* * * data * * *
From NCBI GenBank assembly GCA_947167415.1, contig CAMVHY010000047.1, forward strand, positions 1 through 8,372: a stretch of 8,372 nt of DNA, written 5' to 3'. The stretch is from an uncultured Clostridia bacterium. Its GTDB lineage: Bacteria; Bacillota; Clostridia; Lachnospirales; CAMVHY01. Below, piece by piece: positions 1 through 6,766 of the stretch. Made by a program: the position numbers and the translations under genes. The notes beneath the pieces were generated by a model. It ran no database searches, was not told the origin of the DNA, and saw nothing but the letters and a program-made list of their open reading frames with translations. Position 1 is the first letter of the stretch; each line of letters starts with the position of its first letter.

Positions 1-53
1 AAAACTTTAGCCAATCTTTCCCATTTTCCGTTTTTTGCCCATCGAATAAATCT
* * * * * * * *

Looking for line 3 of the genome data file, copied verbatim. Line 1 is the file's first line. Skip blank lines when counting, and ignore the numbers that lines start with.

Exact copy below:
1 AAAACTTTAGCCAATCTTTCCCATTTTCCGTTTTTTGCCCATCGAATAAATCT